What I remember most about the economic meltdown that struck in the fall of 2008 was how many people held on to the belief that it was just another Wall Street dip that would self-correct in a few months…a year, tops.
In the final months of 2008, as I spoke and wrote about my perception that this was a deep structural shift that would take years—maybe even a generation—to turn around, I sometimes felt like a voice crying out in the wilderness.
At some point, others began writing and talking about the “new normal.” But in the beginning, people didn’t want to hear what I was saying. Believing this economic tsunami could lay us low for as long as five years and that it was something permanent—that was my early prediction—was way too scary for most people, especially the business owners who were my main concern.
And here we are, five years later.
When the news isn’t good, nobody likes hearing what prophets have to say. So I want to start by saying my prophecy (my mother would say that seems a bit lofty) for the next five years reflects hope for and confidence in private enterprise.
In a nutshell, here’s my take on business ownership, five years after the meltdown: We have become more valuable owners with every hard-earned lesson. Businesses that have adapted and survived will grow in health and value as assets, because they are driven by seasoned survivors in the owners’ seats. Wiser owners will mean a healthier economy in the years ahead.
Over the last five years, I’ve walked with business owners through the harshest conditions I’ve seen in my 20 years with private enterprise. The challenges are far from over. On a recent morning, I was in deep conversation with seven owners before 8 a.m.—and that’s typical. I am with them all day, often until late in the evening. That’s the reality of this economy that lives with the tension of the promise of Wall Street versus the daily volatility of Main Street.
What’s different today is that mature owners are less likely to react to the issues of their enterprises from a place of fear. Today, wise owners face their challenges proactively, from a place of clarity and determination. They have a healthier respect for calculating the lifeblood resources of their enterprises, a keen sense of priorities, and a deep appreciation for the relationships that have held up to the test of these times.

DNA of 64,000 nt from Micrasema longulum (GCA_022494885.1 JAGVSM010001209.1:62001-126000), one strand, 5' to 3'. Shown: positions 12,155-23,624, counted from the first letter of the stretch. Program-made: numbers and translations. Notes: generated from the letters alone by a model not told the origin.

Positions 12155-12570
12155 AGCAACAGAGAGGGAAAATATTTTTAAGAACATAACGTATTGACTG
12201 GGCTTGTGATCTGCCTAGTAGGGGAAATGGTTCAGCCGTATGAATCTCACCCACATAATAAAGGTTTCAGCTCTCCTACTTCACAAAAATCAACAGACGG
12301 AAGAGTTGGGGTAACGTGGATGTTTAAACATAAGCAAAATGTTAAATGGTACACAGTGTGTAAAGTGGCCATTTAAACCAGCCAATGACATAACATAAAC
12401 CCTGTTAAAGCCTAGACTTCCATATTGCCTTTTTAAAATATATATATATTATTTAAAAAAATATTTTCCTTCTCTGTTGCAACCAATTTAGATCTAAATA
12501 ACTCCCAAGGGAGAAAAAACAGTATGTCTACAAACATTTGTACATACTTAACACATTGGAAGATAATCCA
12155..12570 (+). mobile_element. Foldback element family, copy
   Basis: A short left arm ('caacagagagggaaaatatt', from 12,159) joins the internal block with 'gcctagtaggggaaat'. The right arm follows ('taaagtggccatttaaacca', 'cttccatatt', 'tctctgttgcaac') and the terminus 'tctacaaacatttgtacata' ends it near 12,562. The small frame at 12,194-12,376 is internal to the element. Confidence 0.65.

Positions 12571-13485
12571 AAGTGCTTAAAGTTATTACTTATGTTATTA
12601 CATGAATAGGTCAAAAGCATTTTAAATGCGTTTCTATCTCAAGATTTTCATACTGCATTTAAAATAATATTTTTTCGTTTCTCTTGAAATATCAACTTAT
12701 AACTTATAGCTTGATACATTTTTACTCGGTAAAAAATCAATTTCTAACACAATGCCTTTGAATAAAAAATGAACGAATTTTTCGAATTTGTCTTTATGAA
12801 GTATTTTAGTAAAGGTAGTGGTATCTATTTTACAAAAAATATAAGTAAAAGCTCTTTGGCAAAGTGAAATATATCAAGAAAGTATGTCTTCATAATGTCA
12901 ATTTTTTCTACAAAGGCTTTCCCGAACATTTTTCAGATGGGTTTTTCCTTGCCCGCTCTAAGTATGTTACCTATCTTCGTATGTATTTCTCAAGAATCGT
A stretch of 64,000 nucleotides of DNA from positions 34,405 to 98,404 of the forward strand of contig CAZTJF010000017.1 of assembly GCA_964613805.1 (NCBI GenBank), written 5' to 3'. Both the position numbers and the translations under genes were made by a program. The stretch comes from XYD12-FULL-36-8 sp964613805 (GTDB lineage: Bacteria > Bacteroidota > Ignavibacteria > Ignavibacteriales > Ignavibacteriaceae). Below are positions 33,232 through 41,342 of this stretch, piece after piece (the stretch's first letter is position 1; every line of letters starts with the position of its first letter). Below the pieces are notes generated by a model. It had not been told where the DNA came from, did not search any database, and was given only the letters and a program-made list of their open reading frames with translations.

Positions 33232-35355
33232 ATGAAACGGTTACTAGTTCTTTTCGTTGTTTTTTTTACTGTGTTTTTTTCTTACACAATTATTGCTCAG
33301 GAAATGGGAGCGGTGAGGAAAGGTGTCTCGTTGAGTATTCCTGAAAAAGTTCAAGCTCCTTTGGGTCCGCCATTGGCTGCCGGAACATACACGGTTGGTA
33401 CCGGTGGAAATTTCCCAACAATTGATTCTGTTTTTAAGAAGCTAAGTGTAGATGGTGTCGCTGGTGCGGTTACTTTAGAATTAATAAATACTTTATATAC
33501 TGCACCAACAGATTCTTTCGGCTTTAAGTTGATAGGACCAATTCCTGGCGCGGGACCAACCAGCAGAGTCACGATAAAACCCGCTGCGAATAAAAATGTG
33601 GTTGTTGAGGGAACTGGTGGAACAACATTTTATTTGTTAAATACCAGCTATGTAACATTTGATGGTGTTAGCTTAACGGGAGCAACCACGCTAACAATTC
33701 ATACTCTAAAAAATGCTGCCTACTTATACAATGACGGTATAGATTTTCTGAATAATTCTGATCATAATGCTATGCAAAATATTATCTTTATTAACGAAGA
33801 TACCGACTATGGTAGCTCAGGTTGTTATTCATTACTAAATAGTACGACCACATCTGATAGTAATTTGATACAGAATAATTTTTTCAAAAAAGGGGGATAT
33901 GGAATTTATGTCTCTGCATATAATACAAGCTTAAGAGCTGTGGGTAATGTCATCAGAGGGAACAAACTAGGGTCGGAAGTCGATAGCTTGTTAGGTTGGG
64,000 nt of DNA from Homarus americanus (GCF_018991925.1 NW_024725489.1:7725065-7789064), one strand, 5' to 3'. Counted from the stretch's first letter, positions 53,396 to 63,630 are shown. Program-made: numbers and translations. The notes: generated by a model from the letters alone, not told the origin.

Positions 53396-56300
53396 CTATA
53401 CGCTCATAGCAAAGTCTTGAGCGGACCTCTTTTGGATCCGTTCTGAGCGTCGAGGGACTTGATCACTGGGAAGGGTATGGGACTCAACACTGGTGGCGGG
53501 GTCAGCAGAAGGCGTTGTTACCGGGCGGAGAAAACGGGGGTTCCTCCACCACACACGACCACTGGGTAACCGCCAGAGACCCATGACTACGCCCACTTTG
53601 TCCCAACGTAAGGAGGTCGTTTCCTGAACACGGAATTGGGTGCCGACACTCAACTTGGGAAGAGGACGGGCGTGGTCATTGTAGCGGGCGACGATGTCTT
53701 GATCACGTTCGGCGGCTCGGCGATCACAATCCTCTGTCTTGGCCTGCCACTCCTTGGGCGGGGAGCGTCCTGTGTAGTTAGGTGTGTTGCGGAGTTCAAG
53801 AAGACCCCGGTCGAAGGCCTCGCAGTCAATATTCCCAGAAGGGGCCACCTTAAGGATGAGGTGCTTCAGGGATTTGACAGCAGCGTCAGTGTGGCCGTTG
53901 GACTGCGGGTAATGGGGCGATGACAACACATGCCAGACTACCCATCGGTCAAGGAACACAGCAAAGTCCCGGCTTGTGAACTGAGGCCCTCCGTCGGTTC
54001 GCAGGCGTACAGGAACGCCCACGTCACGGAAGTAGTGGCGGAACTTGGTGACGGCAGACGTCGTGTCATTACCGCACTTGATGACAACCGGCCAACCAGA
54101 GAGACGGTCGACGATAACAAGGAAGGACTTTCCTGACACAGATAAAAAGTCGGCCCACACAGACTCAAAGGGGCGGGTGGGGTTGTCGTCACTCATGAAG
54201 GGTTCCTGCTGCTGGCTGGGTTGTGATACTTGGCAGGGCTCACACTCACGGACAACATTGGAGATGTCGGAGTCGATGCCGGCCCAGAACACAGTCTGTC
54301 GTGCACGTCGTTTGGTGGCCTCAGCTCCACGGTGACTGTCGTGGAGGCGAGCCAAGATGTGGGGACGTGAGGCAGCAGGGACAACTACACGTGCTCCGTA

Here are the lessons every business owner should take to heart as we continue our march to the new reality:
Equity knowledge. Wise owners treat their equity as if it were an investment and are committed to the practices and structures that protect equity health. Ask yourself: Am I a wise steward of the equity of this business I own?
Structure strategy. Owners who have survived have developed innovative structures. The focus is on new structures that spawn creativity and collaboration, build trust, reach across boundaries to tap resources, and meet the needs of players who are its best thinkers and executers.
Self-knowledge. If there’s one thing owners have in common, it is blind spots. From my vantage point, the greatest leaks in business wealth opportunity occur at these owner blind spots. Survivors have examined themselves for their strengths, their weaknesses, their gifts, and their calling.
Adaptability. From being open to joyful discoveries in these uncertain times—to the very practical aspects of recalibrating not only our business models, our margins and our procedures, but ourselves—adaptability must be integrated into the DNA of every enterprise and its owner. Part of being adaptable is to recognize that when it comes to change, everything is on the table. Everything. Adaptation must be a continuous discipline, integrated into the rhythm of the business.
My prediction? The next five years offer a significant wealth opportunity for owners who have captured the lessons of humility and tenacity and continuous learning as valuable equity for their businesses. We’re stronger at our core than we were five years ago and we’ll need every bit of that strength to sustain healthy adaptation in an era of continuous disruption.
Yes, it’s time to celebrate. We’ve survived. But this is not a recovery. This is a new era.